The anatomy of the protruding nasus is a puzzling combination of skin, cartilage, soft tissue, and muscle, a bustling highway of nerves and sinus cavities stretching through the forehead and cheekbones: the nose.
It extends with distinction from the face and is a vital component of the respiratory system. The nose even helps form consonants and vowels during speech.
It’s funny what a nose symbolizes. Rudolph has a shiny red one to light the way. They are part of a clown’s features.
Snobby people use their nose to look down on others. Blind animals use their nose to “see.” A wet nose on a dog is the sign of a healthy sniffer.
Nikolai Gogol, a Russian satirist, wrote an entire story called The Nose, detailing the journey of a St. Petersburg official’s nose that detaches from his face to find a life of its own.
In the Bible, it is suggested that the nose is best used to hook and arrest people. And superstition has it that when the nose itches, a visit from a stranger is imminent.
Human noses come in a plethora of styles: turned-up, Greek, hawk, snub, flat, bumpy, and Roman. No matter the shape or size of a human nose, a clogged, closed pus-filled pore – or whitehead – resting and festering on the nose, is an obvious beacon for attention.
Sometimes intensely painful whiteheads find themselves circling the nostril, or popping up in the crevice – the Ala Apex – between the face and outer nostril.
Or, like Rudolph, a whitehead lands right on the tip of the nose, like a headlight. A big enough whitehead can be a distraction even to the person sporting it, just by looking down the bridge of the nose. So, what causes whiteheads on the nose?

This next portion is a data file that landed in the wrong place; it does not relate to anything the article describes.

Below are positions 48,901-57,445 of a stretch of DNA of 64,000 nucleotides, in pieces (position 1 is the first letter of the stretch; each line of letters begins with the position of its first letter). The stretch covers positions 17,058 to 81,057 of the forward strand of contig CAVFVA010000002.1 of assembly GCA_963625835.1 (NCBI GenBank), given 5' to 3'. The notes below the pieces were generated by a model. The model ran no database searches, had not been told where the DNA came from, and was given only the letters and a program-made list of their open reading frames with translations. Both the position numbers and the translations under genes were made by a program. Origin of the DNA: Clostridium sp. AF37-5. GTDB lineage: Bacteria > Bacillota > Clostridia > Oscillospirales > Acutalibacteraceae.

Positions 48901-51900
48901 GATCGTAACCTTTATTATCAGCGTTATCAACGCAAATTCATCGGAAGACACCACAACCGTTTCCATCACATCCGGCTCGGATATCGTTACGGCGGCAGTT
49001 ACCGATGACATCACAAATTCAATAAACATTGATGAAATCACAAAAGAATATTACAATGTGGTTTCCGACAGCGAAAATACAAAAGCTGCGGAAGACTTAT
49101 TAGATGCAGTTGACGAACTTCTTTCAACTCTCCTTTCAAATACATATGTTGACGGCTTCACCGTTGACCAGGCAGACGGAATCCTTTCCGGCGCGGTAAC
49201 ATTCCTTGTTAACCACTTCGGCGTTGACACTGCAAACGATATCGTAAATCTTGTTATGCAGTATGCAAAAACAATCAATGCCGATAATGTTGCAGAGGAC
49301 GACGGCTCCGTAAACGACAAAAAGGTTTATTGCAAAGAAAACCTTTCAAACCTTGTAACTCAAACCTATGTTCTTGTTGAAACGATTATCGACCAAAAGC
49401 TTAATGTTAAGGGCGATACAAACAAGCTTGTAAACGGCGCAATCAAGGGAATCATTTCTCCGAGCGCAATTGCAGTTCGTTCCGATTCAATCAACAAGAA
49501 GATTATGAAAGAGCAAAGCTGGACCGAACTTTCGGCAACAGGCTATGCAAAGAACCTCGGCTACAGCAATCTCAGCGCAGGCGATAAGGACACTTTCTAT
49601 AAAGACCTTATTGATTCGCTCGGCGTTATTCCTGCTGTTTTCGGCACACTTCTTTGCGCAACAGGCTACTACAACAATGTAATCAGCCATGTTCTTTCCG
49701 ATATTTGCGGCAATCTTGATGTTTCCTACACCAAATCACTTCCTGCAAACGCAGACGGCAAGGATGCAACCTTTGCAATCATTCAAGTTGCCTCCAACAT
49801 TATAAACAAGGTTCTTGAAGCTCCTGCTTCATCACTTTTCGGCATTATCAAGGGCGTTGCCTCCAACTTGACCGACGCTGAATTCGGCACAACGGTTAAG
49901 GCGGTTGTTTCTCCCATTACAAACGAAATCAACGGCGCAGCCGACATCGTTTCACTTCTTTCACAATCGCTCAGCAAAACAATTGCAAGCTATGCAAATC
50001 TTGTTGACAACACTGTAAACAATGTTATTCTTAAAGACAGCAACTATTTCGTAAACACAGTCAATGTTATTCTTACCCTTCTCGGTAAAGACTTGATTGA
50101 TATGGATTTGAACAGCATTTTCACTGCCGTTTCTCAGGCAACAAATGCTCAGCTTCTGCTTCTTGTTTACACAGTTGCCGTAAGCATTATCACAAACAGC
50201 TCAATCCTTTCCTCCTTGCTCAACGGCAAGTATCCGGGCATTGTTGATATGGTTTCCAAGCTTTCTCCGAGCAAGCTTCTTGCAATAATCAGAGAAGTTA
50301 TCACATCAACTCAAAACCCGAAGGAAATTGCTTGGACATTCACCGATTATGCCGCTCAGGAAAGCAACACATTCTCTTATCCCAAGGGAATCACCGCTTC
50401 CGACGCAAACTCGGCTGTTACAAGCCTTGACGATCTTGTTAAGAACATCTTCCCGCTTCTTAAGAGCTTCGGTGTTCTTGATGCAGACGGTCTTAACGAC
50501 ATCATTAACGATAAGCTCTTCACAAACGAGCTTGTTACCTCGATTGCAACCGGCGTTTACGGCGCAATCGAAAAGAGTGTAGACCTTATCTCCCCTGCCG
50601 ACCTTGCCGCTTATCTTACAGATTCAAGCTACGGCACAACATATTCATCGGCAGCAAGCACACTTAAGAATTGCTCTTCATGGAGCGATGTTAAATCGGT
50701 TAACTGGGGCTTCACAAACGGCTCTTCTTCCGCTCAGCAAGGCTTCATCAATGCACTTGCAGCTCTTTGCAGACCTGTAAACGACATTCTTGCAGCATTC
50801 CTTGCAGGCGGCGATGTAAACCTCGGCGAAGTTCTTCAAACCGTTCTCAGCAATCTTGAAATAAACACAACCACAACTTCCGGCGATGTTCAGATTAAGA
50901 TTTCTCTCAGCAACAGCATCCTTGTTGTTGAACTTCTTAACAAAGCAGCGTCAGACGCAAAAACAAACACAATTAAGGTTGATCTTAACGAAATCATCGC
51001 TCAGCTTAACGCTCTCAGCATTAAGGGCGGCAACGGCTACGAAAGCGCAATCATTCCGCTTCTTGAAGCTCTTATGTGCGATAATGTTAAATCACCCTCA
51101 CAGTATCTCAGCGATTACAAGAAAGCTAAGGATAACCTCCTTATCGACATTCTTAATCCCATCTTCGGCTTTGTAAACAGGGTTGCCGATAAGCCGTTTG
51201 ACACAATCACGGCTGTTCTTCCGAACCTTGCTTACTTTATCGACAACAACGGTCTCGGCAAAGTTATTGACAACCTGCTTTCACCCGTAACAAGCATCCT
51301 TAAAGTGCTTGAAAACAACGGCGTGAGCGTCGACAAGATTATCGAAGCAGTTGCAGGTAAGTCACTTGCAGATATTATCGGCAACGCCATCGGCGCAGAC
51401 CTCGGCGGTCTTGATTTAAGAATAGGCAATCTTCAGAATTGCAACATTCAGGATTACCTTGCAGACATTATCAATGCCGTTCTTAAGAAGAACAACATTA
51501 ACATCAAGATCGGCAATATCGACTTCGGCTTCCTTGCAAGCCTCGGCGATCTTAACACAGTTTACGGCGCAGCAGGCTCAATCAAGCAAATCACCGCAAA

The forehead and the nose make up an area known on the face as the T-zone. Inclined to be more oily than the rest of the face, the T-zone is increasingly more susceptible to acne. Add anxiety, hormonal changes, stress, puberty, nutritional imbalance, and a host of other factors, to already oily real estate on the face, and whiteheads will creep in without a warning.
Lean in close to the mirror and count the row upon row of pores spread across the nose. You’re looking at a lot of potential whiteheads. The key to keeping whiteheads and other acne from staking claim on the nasus is regular cleansing and exfoliation.
Pores are the microscopic openings in the skin which allow liquids, oxygen, gases, and other particles to pass. Pores release toxins. Dirty skin leads to clogged pores, which leads to the pores trapping dead skin cells, dirt, free radicals, and oil, or as it’s known scientifically, sebum.
Except for the palms of the hands and soles of the feet, each pore on the body contains a sebaceous gland. An open exocrine gland, which opens into the hair follicle, produces essential oil to keep hair and scalp lubricated and healthy.
When a sebaceous gland overproduces oil, the pore becomes clogged. The combination of too much oil, dirt, and free radicals causes the pore to seal and become infected. The lack of oxygen turns the trappings in the pore white, which come to a “head” on the surface of the skin.
Take into account the T-zone and one of the oiliest places on the face, the nose, and it’s a safe bet that this breeding ground for dirt and bacteria is ready to put up a good fight. Not only is the nose an oil factory, it’s also extremely sensitive.